Monday, 23 March 2015

Asking for reassurance is no bad thing

I'll start this update on life-in-Spain by saying that on the whole things are going really well and I'm happy, which I have to say has happily surprised me since I was so apprehensive before coming here.

Last weekend I had my first 'large' blip since I came here, and even then at the time I knew that it would pass soon. That's a fair bit of progress considering how I was a few years ago and would find it hard to think clearly when overwhelmed or depressed. This time it wasn't caused by anything too big: on my walk home from school I suddenly felt really lonely, and was quite tearful for the rest of the day and the day after.

Things that didn't help:
- I still haven't found a regular social group
- Occasionally I'm not understood when I speak Spanish, or once or twice people have spoken to me in English since they think I don't understand, and I'm too embarrassed to correct them
- Alternatively I feel bad when I don't understand something, especially since I'm still getting used to hearing different accents
- For my second month in Spain I'd had a second job looking after three young kids in the afternoons: this became too tiring and I left, so I was still feeling sad about that since I really did like those kids
- I'm still not sure what I'm doing in Spain, where does this fit into the big picture?
- I miss my friends and family in the UK
- Having social issues and initiating conversations is difficult enough in my own language, let alone in Spanish!

On the other hand, I tried to think about the positives:
- Considering I have social issues and am not fluent in the language, I'm still here and even when I was down I wasn't tempted to come back to the UK, which really sets this apart from my four-month stay in Norwich a few years ago
- Some of the teachers in the school have been really friendly and have gone out of their way to help me settle in
- I'm still trying out different groups, I had a lot of fun with a board games group where we largely talked about the games we were playing, so hopefully they'll have another session soon
- The flat and my flatmate are still great
- I had no prior experience teaching primary kids and the school's happy to keep me on for another year, so I must be doing something right!

Even though I was feeling down and didn't want to leave my room (it was a Friday afternoon when this hit so I didn't have to force myself), I was still able to think rationally and objectively consider the positives. That helped me to not get too bogged down in the sadness.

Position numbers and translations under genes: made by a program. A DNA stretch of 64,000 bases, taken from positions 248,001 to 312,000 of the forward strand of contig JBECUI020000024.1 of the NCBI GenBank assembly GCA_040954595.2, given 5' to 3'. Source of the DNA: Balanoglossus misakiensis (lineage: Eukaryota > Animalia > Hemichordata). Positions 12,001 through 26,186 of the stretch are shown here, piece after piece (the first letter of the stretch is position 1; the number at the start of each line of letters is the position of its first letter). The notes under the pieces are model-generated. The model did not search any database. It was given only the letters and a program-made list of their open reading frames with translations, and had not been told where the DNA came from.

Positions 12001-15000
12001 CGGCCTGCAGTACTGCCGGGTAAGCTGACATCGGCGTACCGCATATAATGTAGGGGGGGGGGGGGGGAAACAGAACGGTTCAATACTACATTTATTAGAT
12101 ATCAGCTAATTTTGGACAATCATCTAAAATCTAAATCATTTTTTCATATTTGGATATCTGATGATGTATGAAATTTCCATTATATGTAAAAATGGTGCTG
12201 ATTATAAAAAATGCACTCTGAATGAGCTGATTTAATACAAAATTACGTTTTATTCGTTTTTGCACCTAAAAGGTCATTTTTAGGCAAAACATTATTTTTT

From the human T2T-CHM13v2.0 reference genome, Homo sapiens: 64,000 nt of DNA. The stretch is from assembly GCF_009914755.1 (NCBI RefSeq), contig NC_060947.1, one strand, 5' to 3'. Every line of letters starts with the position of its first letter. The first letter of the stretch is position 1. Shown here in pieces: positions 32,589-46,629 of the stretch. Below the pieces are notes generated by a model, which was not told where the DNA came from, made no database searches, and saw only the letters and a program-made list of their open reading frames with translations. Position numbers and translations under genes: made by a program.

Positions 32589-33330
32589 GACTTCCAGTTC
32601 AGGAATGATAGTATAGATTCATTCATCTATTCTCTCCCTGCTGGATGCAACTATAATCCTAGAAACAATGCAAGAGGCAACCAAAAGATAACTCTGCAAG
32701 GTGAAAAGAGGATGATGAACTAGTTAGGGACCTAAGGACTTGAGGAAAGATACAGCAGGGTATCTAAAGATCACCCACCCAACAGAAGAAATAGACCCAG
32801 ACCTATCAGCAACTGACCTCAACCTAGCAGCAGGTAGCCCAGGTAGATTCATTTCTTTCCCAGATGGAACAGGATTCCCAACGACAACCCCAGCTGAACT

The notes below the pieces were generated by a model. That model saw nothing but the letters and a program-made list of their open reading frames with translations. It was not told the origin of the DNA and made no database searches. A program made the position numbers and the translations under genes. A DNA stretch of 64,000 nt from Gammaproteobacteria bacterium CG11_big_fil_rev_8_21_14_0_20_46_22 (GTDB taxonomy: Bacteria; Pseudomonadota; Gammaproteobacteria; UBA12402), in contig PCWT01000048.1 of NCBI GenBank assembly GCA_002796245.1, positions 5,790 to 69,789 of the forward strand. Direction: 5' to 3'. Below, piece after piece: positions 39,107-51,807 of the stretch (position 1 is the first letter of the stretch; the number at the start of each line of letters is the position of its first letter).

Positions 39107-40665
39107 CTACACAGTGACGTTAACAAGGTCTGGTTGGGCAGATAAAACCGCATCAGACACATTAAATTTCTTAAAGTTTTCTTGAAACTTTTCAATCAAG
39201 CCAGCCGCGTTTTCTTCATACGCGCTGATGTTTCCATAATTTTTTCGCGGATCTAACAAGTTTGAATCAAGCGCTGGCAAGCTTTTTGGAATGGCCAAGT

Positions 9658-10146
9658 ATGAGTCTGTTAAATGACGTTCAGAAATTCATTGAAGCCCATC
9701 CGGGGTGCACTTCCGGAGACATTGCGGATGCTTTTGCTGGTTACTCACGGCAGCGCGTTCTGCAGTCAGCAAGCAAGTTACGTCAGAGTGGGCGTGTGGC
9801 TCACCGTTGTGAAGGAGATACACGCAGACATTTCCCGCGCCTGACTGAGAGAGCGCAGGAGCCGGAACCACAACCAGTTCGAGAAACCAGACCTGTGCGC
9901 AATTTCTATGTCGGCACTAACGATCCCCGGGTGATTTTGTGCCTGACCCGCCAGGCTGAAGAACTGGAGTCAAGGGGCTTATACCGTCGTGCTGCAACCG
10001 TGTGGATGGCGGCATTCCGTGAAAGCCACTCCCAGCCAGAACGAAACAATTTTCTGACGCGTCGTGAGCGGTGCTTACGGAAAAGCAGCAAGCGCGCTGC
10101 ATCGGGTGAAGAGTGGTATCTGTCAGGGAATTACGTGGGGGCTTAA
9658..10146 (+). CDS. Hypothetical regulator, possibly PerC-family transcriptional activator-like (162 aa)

What helped the most though, was remembering that in times when I have needed support, I've received it from my friends. I no longer feel that I have to hide my feelings, it doesn't benefit me and I trust that my friends don't think any less of me for struggling sometimes. So I put up a Facebook message, and soon I was getting reassurance and support from people back home. I felt a little bit bad that this might seem a bit needy, but I reasoned that I'd want to know if someone I knew was feeling down so I could do what I could to help. Feeling cared for is such an important human need, why does culture say that we have to pretend that we can always cope alone?

In the end, one of my workmates who saw my Facebook post invited me out with her friends and their kids for the evening, which did me the world of good. Another former classmate who lives nearby suggested we meet up another day. Little by little, I'm starting to get to know people and feel more confident living here, which is great so I'm not beating myself up as much when things aren't perfect. Things're good, sometimes I struggle but there are people who'll listen and just be there, which is what we sometimes need.

2 comments:

  1. It's always ok to need support Catherine. We all do at times. :) We're always eager to support you as much as we can from England. You're doing really well. Moving to another country is extremely scary.

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